95   II,     9.  3.  1    |            economic consequences of depression’. Luxembourg~ ~European
 96   II,     9.  3.  1    |             particular reference to depression. Journal of Affective Disorders,
 97   II,     9.  4.  3    |        health problems ranging from depression to complex neuro-psychiatric
 98   II,     9.  4.  3    |            to older people, such as depression and dementia and an increase
 99   II,     9.  4.  3    |            Healthy Ageing, 2007).~ ~Depression and Suicide: Only cardiovascular
100   II,     9.  4.  3    |        morbidity and mortality than depression; yet, depression remains
101   II,     9.  4.  3    |     mortality than depression; yet, depression remains under-recognised
102   II,     9.  4.  3    |          stigmatised across Europe. Depression affects 10-15% of people
103   II,     9.  4.  3    |          over 65. Older people with depression are 2-3 times more likely
104   II,     9.  4.  3    |            daily life activities.~ ~Depression is the major cause of suicide
105   II,     9.  4.  3    |        diagnose and treat late-life depression. The higher risk of depression
106   II,     9.  4.  3    |      depression. The higher risk of depression in older women and in people
107   II,     9.  4.  4    |         activities of daily living, depression, cognitive impairment, and
108   II,     9.  5.  3    |                 Females~Adolescence~Depression~Females > > Males~Deliberate
109   II,     9.  5.  3    |         Males > > Females~Adulthood~Depression and anxiety~Females > Males~
110   II,     9.  5.  3    |           Dementias~Females > Males~Depression~Females > Males~Psychoses~
111   II,     9.  5.  3    |          Table 9.5.2. Prevalence of depression in European epidemiological
112   II,     9.  5.  3    |             more likely to diagnose depression in women compared to men,
113   II,     9.  5.  3    |            standardised measures of depression, or present identical symptoms.
114   II,     9.  5.  3    |           poverty, violence, severe depression, chronic stress, oppressive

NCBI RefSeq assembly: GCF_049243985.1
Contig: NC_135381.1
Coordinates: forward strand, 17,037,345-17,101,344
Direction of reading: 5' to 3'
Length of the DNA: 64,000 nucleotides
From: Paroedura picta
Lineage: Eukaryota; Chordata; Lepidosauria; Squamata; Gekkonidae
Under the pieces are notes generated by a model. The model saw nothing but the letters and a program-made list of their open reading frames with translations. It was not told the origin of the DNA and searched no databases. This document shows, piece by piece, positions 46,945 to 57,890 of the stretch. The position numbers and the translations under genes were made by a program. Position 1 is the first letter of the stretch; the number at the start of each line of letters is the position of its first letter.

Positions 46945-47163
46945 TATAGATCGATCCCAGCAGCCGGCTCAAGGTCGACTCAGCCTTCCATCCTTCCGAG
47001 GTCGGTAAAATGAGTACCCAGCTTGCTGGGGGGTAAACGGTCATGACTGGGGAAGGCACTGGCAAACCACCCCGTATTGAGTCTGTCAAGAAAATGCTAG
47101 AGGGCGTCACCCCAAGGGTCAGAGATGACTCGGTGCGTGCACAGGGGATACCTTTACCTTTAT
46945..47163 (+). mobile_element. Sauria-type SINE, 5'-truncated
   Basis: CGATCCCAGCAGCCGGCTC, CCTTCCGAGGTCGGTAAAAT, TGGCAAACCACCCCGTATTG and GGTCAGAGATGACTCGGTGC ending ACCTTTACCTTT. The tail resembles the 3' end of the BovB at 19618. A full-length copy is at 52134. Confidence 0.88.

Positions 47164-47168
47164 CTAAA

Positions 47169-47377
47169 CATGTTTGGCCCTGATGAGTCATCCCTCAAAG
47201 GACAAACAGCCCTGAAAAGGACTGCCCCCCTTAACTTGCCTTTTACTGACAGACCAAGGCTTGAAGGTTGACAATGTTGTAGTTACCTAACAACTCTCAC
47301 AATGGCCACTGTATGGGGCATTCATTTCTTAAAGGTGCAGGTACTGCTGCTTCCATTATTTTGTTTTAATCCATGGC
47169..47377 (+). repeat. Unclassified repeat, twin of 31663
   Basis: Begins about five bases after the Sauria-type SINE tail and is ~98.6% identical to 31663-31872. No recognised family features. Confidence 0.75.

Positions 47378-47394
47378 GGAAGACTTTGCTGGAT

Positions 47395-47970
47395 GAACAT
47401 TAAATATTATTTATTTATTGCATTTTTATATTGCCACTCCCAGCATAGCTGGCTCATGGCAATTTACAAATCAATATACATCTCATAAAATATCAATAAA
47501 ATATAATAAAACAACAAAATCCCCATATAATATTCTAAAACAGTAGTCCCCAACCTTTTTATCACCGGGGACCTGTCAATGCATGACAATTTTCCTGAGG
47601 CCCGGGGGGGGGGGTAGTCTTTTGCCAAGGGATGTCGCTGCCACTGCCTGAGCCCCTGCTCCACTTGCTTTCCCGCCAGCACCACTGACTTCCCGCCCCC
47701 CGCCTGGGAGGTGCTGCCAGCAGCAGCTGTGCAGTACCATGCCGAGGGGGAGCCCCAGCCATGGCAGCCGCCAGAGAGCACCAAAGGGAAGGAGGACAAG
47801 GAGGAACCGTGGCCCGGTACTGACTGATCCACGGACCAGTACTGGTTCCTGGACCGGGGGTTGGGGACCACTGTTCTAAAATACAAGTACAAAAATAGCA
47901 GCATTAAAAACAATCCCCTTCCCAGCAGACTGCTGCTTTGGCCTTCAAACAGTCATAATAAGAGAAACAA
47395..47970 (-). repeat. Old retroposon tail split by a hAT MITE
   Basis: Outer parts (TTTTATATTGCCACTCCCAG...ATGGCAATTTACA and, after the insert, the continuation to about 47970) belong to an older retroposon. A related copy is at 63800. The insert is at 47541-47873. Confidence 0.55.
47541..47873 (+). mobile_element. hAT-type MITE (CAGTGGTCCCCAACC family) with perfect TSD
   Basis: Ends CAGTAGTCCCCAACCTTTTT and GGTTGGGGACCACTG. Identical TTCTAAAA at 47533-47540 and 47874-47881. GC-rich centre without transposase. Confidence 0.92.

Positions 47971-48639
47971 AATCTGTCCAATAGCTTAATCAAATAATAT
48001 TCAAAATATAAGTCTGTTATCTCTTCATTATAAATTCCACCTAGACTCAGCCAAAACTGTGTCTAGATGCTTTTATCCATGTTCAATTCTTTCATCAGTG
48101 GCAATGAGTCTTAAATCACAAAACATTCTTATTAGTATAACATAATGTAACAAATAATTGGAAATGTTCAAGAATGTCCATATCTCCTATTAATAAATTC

115   II,     9.  5.  4    |             mental illnesses - e.g. depression and schizophrenia;~ ~Gender
116   II,     9.  5.  6    |          Bias, Social Position, and Depression’. In Engendering International
117   II,     9.  5.  6    |             ReportActions against depression. Improving mental and well-being
118   II,     9.  5.  6    |            economic consequences of depression’. Brussels~ ~European Commission (
119   II,     9.  5.  7    |     Epidemiology ~EURODEP~Late-life Depression in Europe (completed project)~
120  III,    10.  1.  1    | satisfaction is higher and rates of depression are lower in families with
121  III,    10.  2.  1    |         consumption and symptoms of depression and anxiety, with an increasing
122  III,    10.  2.  1    |    conditions~- 200,000 episodes of depression.~ ~Overall burden~ ~Adding
123  III,    10.  2.  1    |           mental health (psychosis, depression, suicide) or physical health (
124  III,    10.  2.  1    |             by reducing symptoms of depression and, possibly, stress and
125  III,    10.  2.  1    |         impairments in the elderly, depression, a higher incidence of infections,
126  III,    10.  2.  5    |           Wahlbeck et al, 2001) and depression (Gale and Martyn, 2004).
127  III,    10.  2.  5    |             and peer relationships, depression, and externalizing behavior.
128  III,    10.  2.  5    |      birth weight and later risk of depression in a national birth cohort.
129  III,    10.  3.  1    |     musculo-skeletal systems and to depression. Many of these diseases
130  III,    10.  3.  4    |      increased rates of anxiety and depression stemming from the experience
131  III,    10.  3.  4    |            incidence of anxiety and depression, stem from the troubles
132  III,    10.  5.  3    |            costs of mood disorders (depression and bipolar disorders) was
133  III,    10.  5.  3    |             types of risks (stress, depression, violence etc.)~- The new
134  III,    10.  6.  1    |            427.~ ~Beaudet M (1996). Depression. Health Rep 7:11-22.~ ~Börsch-Supan
135   IV,    13.  2.  2    |           associated symptoms (eg., depression, urinary tract infections)
136   IV,    13.  2.  2    |         neuropsychiatric disorders (depression in third place, alcohol
137   IV,    13.  2.  3    |         coronary heart diseases and depression. Table 13.7 also shows that
138   IV,    13.  2.  3    |            Coronary heart diseases,~Depression, lung cancer, diabetes,
139   IV,    13.  6.  2    |           mental health, anxiety or depression, a school health professional
140  Key,   Ap5.  0.  0    |     dependence~dependency~depletion~depression~deprivation~deprived~dermatitis~